Spin Doctor

Michael Jokubaitis wraps up National Defense Science and Engineering Graduate Fellowship.

Michael Jokubaitis C’10 had a bit of an edge when he arrived at Brown University to begin graduate study in physics. Because of his extensive undergraduate research experience, he ended up teaching fellow first-year graduate students. “A lot of people coming into graduate school have the theoretical background, but not the practical hands-on laboratory experience. I was teaching them how to run experiments,” he says.

His research experience at Drew—plus the fact that he managed to teach and do research at Brown, on top of the regular physics curriculum—pushed his application for a 2011 National Defense Science and Engineering Graduate Fellowship to the top of a huge pile. This spring Jokubaitis was awarded one of the prestigious three-year fellowships, covering tuition plus a yearly stipend of around $31,000. “It’s a great honor. The fellowship gives you a lot of latitude and intellectual freedom.”

He’s always thrived in an environment that rewarded inquiry. His first research opportunity at Drew came his freshman year. He found a perfect mentor in Professor Bob Fenstermacher. He learned what it means to be a scientist. “Research in science is not like taking a test. What Drew taught me was that when you try to answer one question, you get dozens more in the process. It keeps blooming. You get an entire, unexplored horizon from just one question,” he says.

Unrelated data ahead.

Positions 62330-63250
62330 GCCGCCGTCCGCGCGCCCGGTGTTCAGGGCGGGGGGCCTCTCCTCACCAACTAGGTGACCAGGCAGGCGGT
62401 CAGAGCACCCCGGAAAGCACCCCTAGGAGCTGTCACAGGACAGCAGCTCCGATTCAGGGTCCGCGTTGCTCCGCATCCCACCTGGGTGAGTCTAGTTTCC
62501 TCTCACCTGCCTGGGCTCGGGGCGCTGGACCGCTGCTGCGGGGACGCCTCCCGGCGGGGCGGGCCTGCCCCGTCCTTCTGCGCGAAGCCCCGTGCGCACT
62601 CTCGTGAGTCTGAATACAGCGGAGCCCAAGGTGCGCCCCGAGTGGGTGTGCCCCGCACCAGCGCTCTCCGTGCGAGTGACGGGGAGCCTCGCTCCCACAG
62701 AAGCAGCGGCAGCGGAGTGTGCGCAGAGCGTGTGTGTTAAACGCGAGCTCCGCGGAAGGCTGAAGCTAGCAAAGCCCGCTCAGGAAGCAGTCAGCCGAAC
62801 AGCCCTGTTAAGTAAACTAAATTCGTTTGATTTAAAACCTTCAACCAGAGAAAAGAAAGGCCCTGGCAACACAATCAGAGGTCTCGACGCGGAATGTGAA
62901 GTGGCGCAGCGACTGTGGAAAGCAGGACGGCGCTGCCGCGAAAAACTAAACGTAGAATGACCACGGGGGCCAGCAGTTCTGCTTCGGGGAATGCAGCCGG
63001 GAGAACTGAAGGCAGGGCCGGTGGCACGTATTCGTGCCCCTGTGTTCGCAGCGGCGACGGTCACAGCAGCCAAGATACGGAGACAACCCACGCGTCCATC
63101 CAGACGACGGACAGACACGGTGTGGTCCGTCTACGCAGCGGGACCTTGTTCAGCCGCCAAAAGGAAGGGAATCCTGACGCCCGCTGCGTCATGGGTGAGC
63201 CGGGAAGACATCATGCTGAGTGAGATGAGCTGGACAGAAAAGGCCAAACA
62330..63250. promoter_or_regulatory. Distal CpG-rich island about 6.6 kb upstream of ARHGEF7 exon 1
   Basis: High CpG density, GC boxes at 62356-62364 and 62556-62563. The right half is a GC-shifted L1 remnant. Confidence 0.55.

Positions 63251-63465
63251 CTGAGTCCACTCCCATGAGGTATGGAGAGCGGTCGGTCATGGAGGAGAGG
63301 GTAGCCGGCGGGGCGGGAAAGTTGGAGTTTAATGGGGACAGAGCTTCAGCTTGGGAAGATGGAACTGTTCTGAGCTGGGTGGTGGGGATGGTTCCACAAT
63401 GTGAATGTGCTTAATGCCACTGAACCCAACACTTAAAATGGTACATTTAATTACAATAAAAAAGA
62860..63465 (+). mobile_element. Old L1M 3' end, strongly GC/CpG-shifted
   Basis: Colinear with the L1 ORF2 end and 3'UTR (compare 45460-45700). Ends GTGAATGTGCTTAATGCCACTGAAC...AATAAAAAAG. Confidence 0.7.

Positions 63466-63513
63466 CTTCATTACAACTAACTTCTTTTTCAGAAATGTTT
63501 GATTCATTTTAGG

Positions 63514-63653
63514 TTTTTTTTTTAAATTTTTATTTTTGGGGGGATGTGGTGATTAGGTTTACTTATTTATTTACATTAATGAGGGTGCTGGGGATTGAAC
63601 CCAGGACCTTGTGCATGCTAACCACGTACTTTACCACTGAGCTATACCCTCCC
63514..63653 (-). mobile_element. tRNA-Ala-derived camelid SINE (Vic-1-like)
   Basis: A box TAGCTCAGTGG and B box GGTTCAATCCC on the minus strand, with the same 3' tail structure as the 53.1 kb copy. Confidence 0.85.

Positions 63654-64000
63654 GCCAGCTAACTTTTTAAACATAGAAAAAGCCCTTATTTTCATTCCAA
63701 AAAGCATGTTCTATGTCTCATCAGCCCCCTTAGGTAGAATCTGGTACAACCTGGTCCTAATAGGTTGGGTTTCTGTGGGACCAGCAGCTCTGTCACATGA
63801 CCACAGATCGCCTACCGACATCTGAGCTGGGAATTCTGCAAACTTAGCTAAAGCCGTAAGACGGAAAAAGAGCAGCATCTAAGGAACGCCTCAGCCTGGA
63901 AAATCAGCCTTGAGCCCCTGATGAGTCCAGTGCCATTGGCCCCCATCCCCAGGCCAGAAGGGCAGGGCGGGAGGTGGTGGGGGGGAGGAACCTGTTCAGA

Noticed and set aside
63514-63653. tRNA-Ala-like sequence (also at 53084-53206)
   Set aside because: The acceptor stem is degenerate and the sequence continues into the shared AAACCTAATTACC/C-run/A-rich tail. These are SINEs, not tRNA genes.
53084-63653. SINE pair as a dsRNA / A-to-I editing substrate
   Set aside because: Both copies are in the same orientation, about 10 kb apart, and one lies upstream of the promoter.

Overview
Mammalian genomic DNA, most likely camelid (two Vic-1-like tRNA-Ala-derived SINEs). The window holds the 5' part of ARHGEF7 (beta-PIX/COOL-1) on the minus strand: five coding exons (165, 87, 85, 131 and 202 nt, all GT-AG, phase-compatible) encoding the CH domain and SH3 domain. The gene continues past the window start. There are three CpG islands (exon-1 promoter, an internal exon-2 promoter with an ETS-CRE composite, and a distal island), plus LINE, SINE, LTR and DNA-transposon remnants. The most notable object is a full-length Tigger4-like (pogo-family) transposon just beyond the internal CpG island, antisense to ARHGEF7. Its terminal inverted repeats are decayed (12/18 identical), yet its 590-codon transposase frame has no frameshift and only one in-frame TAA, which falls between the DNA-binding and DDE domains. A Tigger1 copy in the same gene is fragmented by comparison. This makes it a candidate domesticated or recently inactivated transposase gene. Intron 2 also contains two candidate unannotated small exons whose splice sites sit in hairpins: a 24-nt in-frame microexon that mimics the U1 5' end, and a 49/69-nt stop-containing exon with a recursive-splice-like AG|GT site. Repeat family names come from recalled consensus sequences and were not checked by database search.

Getting a doctorate in physics typically takes five to seven years. Jokubaitis shopped around this year for a research group at Brown, looking for one whose work may suggest his Ph.D. thesis. He plans to specialize in spintronics research, which studies how the “spins” of electrons can power faster computers and other devices. Just thinking about the discoveries ahead thrills him.

“Research is a very human endeavor, like music,” says Jokubaitis, who has been studying piano since he was five. “If you put enough passion into it, enough effort, the rewards are great. There’s also risk. It takes gut and fortitude. You could be toiling away at something that turns out to be a dead end. But being in the lab at 2:30, 3:30, 4:30 in the morning because you can’t sleep, waiting for data to come back, tweaking things, running models—to be there, when something neat happens, is an amazing feeling.”—Mary Jo Patterson

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